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Update Strategies for First Class Futures

Update Strategies for First Class Futures

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Update Strategies for First Class Futures

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  1. Update Strategies for First Class Futures Khan Muhammad, Ludovic Henrio INRIA, Univ. Nice Sophia Antipolis,CNRS

  2. Introduction / Contributions • Semi-formal event-like notation • Compromise between easy to read and precision • Cost analysis of the strategies • Cost in terms of message exchanges • Experimental Evaluation • Verifying the results of the cost analysis Goal: Analysis of future update strategies Which is the best future update strategy?

  3. Table of Contents • Background & Related Work • Future Update Strategies • Semi-formal notation for modeling strategies • Cost analysis & Experimental evaluation • Conclusion & Future directions

  4. Message Queue Pending Requests A Activity thread Membrane (Body) Passive Objects Active Objects (Overview)

  5. JVM A A WBN! Active objects,Futures & WBN A ag =newActive (“A”, […], VirtualNode) V v1 = ag.foo (param); V v2 = ag.bar (param); ... v1.bar(); //Wait-By-Necessity JVM Wait-By-Necessity is a Dataflow Synchronization ag v2 v1 V Java Object Active Object Req. Queue Future Object Proxy Thread Request

  6. Context • Active Objects • Single Activity Thread: no shared memory • Message Queue • Futures • Creation: Explicit/implicit • Access: Explicit vs transparent • First class futures: transmit futures between AO • Increases parallelism • Wait by necessity (Strict operations) • Data flow synchronization

  7. Related Work • Lambda Calculus, Multi-Lisp, ABCL/f • Not first class futures • Creol • Explicit future Creation • Explicit access • Ambient Talk • Future access is asynchronous • No synchronization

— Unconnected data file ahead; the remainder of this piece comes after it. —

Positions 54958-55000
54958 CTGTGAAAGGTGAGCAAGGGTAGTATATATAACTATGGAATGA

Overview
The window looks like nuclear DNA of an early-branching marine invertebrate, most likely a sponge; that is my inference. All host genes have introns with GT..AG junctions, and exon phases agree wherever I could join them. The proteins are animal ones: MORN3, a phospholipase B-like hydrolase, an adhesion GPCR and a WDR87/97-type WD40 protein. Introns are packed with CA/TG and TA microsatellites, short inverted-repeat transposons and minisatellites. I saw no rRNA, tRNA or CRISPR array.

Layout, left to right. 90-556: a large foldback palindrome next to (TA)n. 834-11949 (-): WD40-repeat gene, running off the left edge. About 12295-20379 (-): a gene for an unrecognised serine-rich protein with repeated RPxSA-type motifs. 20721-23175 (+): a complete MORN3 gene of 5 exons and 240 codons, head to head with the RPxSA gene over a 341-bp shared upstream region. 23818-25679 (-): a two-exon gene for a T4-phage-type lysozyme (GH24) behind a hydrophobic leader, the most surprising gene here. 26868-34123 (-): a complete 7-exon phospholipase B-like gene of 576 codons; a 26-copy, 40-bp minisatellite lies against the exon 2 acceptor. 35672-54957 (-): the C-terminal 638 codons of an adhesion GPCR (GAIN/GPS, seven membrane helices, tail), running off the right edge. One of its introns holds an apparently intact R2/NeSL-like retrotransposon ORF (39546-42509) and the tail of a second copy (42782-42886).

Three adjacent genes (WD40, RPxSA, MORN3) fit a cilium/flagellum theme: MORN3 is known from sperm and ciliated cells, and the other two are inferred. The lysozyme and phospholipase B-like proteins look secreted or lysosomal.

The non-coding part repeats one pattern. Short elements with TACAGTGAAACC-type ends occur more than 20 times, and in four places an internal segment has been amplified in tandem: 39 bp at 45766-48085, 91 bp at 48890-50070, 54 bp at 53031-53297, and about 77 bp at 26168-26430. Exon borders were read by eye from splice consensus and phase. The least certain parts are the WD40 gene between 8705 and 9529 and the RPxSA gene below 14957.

8. Table of Contents • Background & Related Work • Future Update Strategies • Semi-formal notation for modeling strategies • Cost analysis • Experimental evaluation • Conclusion & Future directions

  9. Future update strategies • Can be divided in two categories • Eager • Future updated as soon as result is available • Lazy • On demand / “need to know” future update • Eager Strategies • Eager forward-based • Eager message-based • Lazy • Lazy message-based • No Partial Replies & requests • No First-class futures

  10. Future Update Strategies: No partial replies and request a b Cannot Pass Future references between ActiveObjects delta.send(result) d

  11. Future Update Strategies: First Class Futures a b Only operations that manipulate future value are blocking result = beta.get() delta.send(result) Result.bar() d g gamma.send(param)

  12. Future Update Strategies: Forward-based a b delta.send(result) result.bar() result.bar() d g

  13. Future Update Strategies: Forward-based a b delta.send(result) result.bar() result.bar() d g

  14. Future Update Strategies: Forward-based a b Future updates follow the same path as future references delta.send(result) result.bar() result.bar() d g

  15. Future Update Strategies: Forward-based (summary) • All futures references are eventually updated • Future update starts as soon as value is computed • Each AO is responsible for updating futures it has forwarded • Future updates follow the same path as futures • Future value may need to pass through “n” intermediate hops • Future value is serialized and de-serialized at each intermediate node • Once the value is updated, no need to store it further

  16. Future Update Strategies: Message-based a b delta.send(result) result.bar() result.bar() d g

  17. Future Update Strategies: Message-based a b delta.send(result) result.bar() result.bar() d g

  18. Future Update Strategies: Message-based a b delta.send(result) result.bar() result.bar() d Future Registration Messages g

  19. Future Update Strategies: Message-based(2) a b Additional Registration Messages required result = beta.get() delta.send(result) Result.bar() d g gamma.send(param)

  20. Future Update Strategies: Message-based (Summary) • Centralized future updates • All updates are performed by “Home” node • Future update starts as soon as value is computed • Additional “future registration” messages needed • One-to-many communication to avoid multiple serializations • Computed results are stored until all futures have been updated